By Bill Densmore
WILLIAMSTOWN, Mass. -- There is no "silver bullet" to resolve increasingly tight budgets and gradually declining enrollment at Mount Greylock Regional High School, a one-year long-range planning group has concluded in a 14-page report made public on Tuesday. Dovetailing to one of the group's recommendations, Williams College announced it was assigning a staffer to help the the public high school and the college coordinate existing and new collaborations.
In a pointed reference, the report also suggests that Williamstown's desire to preserve open space will hamper the financial future of town services, especially the schools, unless taxpayers are willing to raise money by means other than property taxes from housing growth. "As there is no such thing as a free lunch, ther is no such thing as free open space," the report says. "It comes at a cost -- that of forgone income . . . the need to face more squarely that it has the tradeoff between open space and the quality of municipal services, including education."
The Long Range Financial Planning Subcommittee's final report was given to the Mount Greylock school board at an evening meeting. (LINK TO FULL REPORT). "To those in the community who believed there were one or two silver bullets, we can now say with confidence there aren't," says part of the nine-member group's concluding report. "To those who believed there need to be frequent overrides, we say they're politically infeasible until the public believes all other avenues have been exhausted. To those wanting someone to give the school a large endowmnent, we say you stand a better chance of being hit by lightning."
The panel, including Supt. William Travis, school-board member David Archibald, former teacher Drew Gibson, and six community members, was chaired by James Kolesar, Williams College spokesman and community-relations expert. The study compared Mount Greylock to nine other Massachusetts regional school districts, concluding that Mount Greylock's financials -- and fiscal challenges -- are fairly similar. It concludes or recommends:
- Costs will increase gradually by more than foreseable revenue, causing ongoing shortfalls "and the need for increases in revenue by overrides and/or other means. The main drivers of the deficit -- utility and health-care costs.
- Since 2000, enrollment has dropped to 623 students from 800 students. The drop is project to gradually continue, reducing state per-pupil reimbursements but not reducing fixed costs.
- The report recommends seeking new revenue or expense-reduction sources, including inter-district collaboration, more tuition-paying students from outside the two-town district, forming an alumni association (to raise gifts), look at private endowment of some faculty positions, rent out facilities, market to potential students, develop faculty-staff entrepreneurial spirit and even, "with sufficient political will" sell off some property for a one-time gain.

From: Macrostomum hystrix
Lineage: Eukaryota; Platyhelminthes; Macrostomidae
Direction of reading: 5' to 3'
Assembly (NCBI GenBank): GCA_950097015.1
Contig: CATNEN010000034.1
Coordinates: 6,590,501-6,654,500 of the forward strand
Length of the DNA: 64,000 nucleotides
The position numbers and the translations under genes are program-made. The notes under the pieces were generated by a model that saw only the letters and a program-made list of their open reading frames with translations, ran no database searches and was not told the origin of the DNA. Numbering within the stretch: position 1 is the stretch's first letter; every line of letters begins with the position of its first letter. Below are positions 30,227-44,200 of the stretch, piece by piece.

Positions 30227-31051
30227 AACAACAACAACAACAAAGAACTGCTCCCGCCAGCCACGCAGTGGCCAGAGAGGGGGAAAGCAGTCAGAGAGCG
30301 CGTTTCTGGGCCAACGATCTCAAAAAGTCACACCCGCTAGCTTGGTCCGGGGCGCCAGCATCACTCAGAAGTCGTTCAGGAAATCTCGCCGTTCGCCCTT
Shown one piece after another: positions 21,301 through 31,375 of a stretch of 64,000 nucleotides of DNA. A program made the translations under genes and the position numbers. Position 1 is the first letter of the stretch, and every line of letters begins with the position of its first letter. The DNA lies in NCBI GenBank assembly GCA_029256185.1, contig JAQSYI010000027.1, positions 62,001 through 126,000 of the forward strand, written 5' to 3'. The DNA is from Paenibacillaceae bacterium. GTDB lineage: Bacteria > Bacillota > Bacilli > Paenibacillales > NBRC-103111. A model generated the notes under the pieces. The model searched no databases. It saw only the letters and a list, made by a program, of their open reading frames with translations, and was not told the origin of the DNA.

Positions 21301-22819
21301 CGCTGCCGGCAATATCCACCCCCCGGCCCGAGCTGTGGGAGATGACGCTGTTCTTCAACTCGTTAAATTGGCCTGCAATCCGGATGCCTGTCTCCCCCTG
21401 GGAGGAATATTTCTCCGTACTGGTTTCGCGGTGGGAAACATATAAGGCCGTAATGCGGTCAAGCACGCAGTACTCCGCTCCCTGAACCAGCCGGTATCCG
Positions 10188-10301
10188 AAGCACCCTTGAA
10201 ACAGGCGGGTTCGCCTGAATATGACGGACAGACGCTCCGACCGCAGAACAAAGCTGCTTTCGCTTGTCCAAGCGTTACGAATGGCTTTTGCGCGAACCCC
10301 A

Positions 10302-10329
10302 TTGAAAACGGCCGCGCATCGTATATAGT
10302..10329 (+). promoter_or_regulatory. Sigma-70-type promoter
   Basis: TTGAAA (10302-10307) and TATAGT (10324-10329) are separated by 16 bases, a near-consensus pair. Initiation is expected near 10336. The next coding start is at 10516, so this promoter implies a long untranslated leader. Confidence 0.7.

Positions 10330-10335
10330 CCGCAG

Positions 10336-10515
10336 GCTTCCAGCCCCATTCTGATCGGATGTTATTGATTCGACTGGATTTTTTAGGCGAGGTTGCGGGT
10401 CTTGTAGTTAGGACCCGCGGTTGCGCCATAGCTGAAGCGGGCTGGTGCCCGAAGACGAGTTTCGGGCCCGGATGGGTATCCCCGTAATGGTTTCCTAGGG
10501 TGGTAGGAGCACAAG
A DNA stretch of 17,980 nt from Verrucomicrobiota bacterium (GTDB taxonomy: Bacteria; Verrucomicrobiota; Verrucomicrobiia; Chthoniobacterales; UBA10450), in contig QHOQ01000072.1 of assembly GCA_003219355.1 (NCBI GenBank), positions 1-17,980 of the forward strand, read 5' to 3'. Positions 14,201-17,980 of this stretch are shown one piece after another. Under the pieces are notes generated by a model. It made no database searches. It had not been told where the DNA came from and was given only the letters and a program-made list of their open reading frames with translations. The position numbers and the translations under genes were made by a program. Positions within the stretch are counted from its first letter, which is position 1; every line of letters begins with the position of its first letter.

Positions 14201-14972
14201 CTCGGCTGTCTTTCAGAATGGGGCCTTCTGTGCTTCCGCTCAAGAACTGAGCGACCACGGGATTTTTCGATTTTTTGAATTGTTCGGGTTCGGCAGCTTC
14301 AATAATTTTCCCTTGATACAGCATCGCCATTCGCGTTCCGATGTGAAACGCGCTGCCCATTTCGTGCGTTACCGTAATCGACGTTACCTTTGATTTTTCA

- If the school continues to cut faculty to balance its budget, it risks a spiral of reducing enrollments from voluntary student withdrawals. "Families would bolt, public support would evaporate, revenues would drop," teo report warns.
The report recommended more collaboration with Williams College. As the final report was being released, Williams College announced that a "center at Mount Greylock Regional School" was being launched "with the goal of maximizing the academic value the college can provide the school." The center will be coordinated by Kaatje White, a Williamstown resident who's husband is a Williams College development official and who is a Mount Greylock parent.
The college statement said White would coordinate the eduation collaborations that already exist between the school and college, develop new ones, and ensure the center activities focus on enhancing the school's mission. No dollar-value of the Williams commitment was mentioned in the statement, which said the principles guiding the center would be that it: benefit all students, focus on core academic skills, accent the excitemnent of teaching and learning those skills, engage all relevant school faculty, engage as many college sutdnets, faculty and staff as possible and result on no financial burden to the high school.